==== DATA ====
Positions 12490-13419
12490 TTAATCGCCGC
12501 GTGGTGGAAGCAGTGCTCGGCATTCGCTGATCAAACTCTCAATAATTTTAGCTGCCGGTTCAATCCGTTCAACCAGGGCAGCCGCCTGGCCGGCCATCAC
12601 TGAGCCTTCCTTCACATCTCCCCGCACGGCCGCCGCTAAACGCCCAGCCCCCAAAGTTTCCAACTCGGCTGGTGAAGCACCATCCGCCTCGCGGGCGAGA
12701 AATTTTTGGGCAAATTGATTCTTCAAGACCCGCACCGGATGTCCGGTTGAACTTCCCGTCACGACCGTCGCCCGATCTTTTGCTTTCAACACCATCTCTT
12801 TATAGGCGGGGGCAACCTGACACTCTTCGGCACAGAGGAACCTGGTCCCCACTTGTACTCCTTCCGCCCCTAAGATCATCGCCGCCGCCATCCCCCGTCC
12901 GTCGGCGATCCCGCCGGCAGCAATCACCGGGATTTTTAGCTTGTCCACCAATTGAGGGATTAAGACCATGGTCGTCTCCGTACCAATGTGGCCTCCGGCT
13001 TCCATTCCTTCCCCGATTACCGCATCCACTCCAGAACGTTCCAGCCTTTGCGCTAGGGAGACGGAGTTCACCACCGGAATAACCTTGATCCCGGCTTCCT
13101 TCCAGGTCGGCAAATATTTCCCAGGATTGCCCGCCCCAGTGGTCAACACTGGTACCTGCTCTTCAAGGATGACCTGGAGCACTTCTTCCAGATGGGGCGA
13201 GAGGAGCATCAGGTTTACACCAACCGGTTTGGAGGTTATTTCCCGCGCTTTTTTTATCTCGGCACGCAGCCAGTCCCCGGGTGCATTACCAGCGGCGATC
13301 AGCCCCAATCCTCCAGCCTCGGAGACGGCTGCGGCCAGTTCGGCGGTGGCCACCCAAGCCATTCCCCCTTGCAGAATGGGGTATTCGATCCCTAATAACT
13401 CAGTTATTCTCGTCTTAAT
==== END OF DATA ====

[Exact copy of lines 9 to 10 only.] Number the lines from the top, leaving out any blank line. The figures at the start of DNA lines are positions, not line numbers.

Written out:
13101 TCCAGGTCGGCAAATATTTCCCAGGATTGCCCGCCCCAGTGGTCAACACTGGTACCTGCTCTTCAAGGATGACCTGGAGCACTTCTTCCAGATGGGGCGA
13201 GAGGAGCATCAGGTTTACACCAACCGGTTTGGAGGTTATTTCCCGCGCTTTTTTTATCTCGGCACGCAGCCAGTCCCCGGGTGCATTACCAGCGGCGATC